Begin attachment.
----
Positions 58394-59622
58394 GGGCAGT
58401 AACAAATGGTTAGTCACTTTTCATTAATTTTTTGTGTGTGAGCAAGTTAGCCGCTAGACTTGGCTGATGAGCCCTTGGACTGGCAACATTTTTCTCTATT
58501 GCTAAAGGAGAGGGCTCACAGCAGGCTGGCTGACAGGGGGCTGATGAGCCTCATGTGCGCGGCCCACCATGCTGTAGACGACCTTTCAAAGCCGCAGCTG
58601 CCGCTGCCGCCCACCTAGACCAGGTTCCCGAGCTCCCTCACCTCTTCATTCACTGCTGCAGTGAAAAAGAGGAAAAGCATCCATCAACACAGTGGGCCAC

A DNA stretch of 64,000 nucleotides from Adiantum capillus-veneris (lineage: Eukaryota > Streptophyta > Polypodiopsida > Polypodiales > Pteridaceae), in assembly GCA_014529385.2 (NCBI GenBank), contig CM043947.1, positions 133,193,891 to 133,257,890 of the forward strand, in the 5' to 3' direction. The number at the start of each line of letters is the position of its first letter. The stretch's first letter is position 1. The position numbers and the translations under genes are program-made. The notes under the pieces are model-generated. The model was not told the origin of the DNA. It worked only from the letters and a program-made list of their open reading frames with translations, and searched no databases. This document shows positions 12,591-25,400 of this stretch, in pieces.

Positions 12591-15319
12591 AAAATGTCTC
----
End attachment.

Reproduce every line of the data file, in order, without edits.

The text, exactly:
Positions 58394-59622
58394 GGGCAGT
58401 AACAAATGGTTAGTCACTTTTCATTAATTTTTTGTGTGTGAGCAAGTTAGCCGCTAGACTTGGCTGATGAGCCCTTGGACTGGCAACATTTTTCTCTATT
58501 GCTAAAGGAGAGGGCTCACAGCAGGCTGGCTGACAGGGGGCTGATGAGCCTCATGTGCGCGGCCCACCATGCTGTAGACGACCTTTCAAAGCCGCAGCTG
58601 CCGCTGCCGCCCACCTAGACCAGGTTCCCGAGCTCCCTCACCTCTTCATTCACTGCTGCAGTGAAAAAGAGGAAAAGCATCCATCAACACAGTGGGCCAC

A DNA stretch of 64,000 nucleotides from Adiantum capillus-veneris (lineage: Eukaryota > Streptophyta > Polypodiopsida > Polypodiales > Pteridaceae), in assembly GCA_014529385.2 (NCBI GenBank), contig CM043947.1, positions 133,193,891 to 133,257,890 of the forward strand, in the 5' to 3' direction. The number at the start of each line of letters is the position of its first letter. The stretch's first letter is position 1. The position numbers and the translations under genes are program-made. The notes under the pieces are model-generated. The model was not told the origin of the DNA. It worked only from the letters and a program-made list of their open reading frames with translations, and searched no databases. This document shows positions 12,591-25,400 of this stretch, in pieces.

Positions 12591-15319
12591 AAAATGTCTC